This video shows the history of globalisation through some important maps:

Here we use basic demand and supply analysis to look at the welfare effects of trade intervention:

Modern globalization was partly fueled by technological advances such as containerization:

Learning Objectives: Estimate the welfare effects of trade intervention

Focus on diversity: Deepak Lal is one of the most famous advocates of open trade policies. He was also a known skeptic of development economics. He passed away in 2020.


Monetary policy

Case: “The Euro in Crisis: Decision Time at the European Central Bank” Harvard Business School case no. 9-711-049

Case preparation: The ECB During the Crisis, July 2021

Lecture handout: Monetary policy*

Textbook Reading: Chapter 7 (Section 7.1 and 7.5; pp. 200-211 and pp. 227-236) and Chapter 8 (Intro, Section 8.1 and 8.2; pp. 237-278)

This lecture covers a lot of ground but tries to give you a relatively simple, usable framework to relate monetary economics to monetary policy decisions. One problem when studying macroeconomics is the belief that it equips us with an ability to forecast. See my video on Economic Prediction for why I think we need to be careful (and here is a short follow up quiz). Ultimately, we shouldn’t expect central banks to be able to forecast a recession because if they could predict them they can prevent them. To predict a (demand side) recession, therefore, we are really trying to predict central bank incompetence.

You may think that I am being harsh on economic forecasters. But I agree with Andy Haldane when he said, “It has been argued that these models were not designed to explain such extreme events. For me, this is not really a defence. Economics is important because of the social costs of extreme events. Economic policy matters precisely because of these events. If our models are silent about these events, this jeopardises the very thing that makes economics interesting and economic policy important.”

The key finding of monetary economics is that the root cause of inflation is excessive money creation. We looked at some specific examples of hyperinflation, and to learn more you can watch “Zimbabwe and Hyperinflation: Who Wants to Be a Trillionaire?” (Marginal Revolution University). The BBC has an article to show how you can calculate your own personal inflation rate (provided it’s 2015 and you live in the UK!).

Conventional monetary policy is a simple link between a target (usually inflation) and a tool (interest rates). During the lecture I implied that central bankers change interest rates relative to the current rate. In some cases, however, they may be trying to move the policy rate closer to some sort of benchmark. A common benchmark can be calculate using a Taylor Rule. For examples, see Kaleidic Economics.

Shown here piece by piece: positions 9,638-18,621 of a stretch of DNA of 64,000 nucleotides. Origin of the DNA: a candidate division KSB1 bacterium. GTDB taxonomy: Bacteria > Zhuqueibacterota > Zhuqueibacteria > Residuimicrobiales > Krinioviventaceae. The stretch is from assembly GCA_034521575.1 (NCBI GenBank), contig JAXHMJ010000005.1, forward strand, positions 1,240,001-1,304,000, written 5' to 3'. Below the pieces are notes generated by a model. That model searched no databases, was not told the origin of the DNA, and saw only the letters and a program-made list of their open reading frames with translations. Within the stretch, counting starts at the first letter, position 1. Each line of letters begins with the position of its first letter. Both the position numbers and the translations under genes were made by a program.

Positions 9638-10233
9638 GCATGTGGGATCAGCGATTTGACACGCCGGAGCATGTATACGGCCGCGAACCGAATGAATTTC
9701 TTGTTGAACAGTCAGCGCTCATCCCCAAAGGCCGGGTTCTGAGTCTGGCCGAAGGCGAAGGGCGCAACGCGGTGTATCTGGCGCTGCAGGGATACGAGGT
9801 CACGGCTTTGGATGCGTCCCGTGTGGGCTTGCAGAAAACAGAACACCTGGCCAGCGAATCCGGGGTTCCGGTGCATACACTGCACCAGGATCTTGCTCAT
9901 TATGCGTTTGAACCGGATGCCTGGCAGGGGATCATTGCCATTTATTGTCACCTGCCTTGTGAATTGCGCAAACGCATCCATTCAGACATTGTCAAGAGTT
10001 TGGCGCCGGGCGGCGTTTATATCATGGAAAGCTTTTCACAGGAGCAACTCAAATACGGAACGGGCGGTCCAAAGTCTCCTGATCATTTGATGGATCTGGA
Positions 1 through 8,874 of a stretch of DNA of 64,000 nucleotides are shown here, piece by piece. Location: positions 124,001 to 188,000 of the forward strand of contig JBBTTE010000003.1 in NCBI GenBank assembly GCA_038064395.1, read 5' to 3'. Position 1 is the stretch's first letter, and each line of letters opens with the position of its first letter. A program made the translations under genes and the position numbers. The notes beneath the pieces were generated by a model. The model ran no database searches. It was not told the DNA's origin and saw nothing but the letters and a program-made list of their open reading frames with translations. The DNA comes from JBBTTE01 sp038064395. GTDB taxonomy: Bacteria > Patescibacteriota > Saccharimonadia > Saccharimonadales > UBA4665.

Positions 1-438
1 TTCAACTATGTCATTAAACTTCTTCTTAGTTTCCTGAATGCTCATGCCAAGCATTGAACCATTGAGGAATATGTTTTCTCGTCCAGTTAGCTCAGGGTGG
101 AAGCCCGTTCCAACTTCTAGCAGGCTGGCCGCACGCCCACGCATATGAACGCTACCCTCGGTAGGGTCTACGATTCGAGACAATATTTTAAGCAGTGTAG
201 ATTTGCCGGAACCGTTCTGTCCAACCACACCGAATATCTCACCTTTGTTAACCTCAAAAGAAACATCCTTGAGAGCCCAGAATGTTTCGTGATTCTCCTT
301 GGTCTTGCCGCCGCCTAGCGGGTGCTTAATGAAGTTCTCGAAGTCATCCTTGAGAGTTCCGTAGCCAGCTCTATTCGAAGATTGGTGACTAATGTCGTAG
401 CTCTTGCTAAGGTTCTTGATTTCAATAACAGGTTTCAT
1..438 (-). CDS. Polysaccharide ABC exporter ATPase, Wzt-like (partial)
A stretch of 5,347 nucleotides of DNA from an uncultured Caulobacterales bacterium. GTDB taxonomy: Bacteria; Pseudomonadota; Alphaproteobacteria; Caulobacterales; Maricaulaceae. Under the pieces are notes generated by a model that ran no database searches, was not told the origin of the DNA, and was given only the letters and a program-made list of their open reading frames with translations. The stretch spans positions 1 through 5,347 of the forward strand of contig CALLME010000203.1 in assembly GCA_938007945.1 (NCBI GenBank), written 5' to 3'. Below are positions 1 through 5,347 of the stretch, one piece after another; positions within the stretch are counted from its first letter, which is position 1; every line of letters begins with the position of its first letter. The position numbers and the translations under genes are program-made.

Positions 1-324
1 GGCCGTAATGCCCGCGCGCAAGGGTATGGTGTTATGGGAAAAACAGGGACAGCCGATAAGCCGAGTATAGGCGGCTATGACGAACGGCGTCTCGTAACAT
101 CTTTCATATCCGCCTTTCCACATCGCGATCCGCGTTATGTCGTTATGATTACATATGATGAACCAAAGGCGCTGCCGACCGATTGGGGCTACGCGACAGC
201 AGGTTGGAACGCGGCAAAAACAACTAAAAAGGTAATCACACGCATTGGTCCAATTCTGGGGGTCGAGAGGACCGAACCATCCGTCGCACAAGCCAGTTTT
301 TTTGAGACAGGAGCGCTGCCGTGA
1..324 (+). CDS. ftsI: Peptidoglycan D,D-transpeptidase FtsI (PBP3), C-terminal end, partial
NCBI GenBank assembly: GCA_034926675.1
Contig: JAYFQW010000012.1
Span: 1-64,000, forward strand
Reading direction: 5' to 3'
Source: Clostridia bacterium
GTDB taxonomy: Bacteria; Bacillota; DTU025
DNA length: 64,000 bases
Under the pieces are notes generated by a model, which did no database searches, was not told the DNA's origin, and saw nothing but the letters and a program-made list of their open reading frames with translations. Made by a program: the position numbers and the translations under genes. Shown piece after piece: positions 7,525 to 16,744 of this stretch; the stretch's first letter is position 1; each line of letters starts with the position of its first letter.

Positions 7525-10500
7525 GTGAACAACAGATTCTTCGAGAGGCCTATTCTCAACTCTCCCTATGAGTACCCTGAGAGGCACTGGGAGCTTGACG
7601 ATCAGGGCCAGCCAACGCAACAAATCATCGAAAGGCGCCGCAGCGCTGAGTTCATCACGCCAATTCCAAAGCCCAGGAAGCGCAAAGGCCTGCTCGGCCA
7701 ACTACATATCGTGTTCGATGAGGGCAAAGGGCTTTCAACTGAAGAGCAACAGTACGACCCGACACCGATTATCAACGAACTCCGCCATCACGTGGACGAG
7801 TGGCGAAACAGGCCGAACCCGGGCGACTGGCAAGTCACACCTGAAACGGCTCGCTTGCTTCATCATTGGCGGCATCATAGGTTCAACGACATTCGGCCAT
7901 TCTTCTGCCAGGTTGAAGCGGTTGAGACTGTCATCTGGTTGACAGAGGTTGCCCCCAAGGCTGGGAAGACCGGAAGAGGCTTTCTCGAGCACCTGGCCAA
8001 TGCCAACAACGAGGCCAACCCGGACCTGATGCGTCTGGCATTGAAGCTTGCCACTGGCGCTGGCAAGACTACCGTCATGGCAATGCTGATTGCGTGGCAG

To get a feel for how central bankers should respond to changing conditions, try these simulators:

A corridor system is when the central bank targets three policy rates. We looked at how those rates changed from 2003-2015 in the Eurozone. The ECB website has more recent data.

Recent changes to central bank targets include:

  • In August 2020 the Fed announced that it would replace a flexible 2% inflation target with a flexible average 2% inflation target (see here).
  • In July 2021 the ECB announced that it would replace a target of “below but close to 2%” with a symmetric 2% target over the medium term (see here).

This is a good explanation of current Fed policy:

@kylascan Reply to @joelsephs what does the federal reserve do? #federalreserve #monetarypolicy #inflation #economics #fyp #foryou #LIKEABOMBSHELL ♬ Spooky, quiet, scary atmosphere piano songs – Skittlegirl Sound

Here is an article I wrote on the implications of higher inflation for managers.

I’ve advocated replacing the inflation target with an NGDP target for some time.

Group activity: Thermostat Worksheet, February 2020 
Group activity: Monetary Implications Worksheet, June 2020 

The key goal for monetary authorities is credibility: [Credibility flashcard]

Group activity: MPC Simulation, December 2012

You can read more details about the Bank of England’s MPC here. I used to regularly participate in the Shadow MPC. A useful resource may be the Kaleidic Dashboard.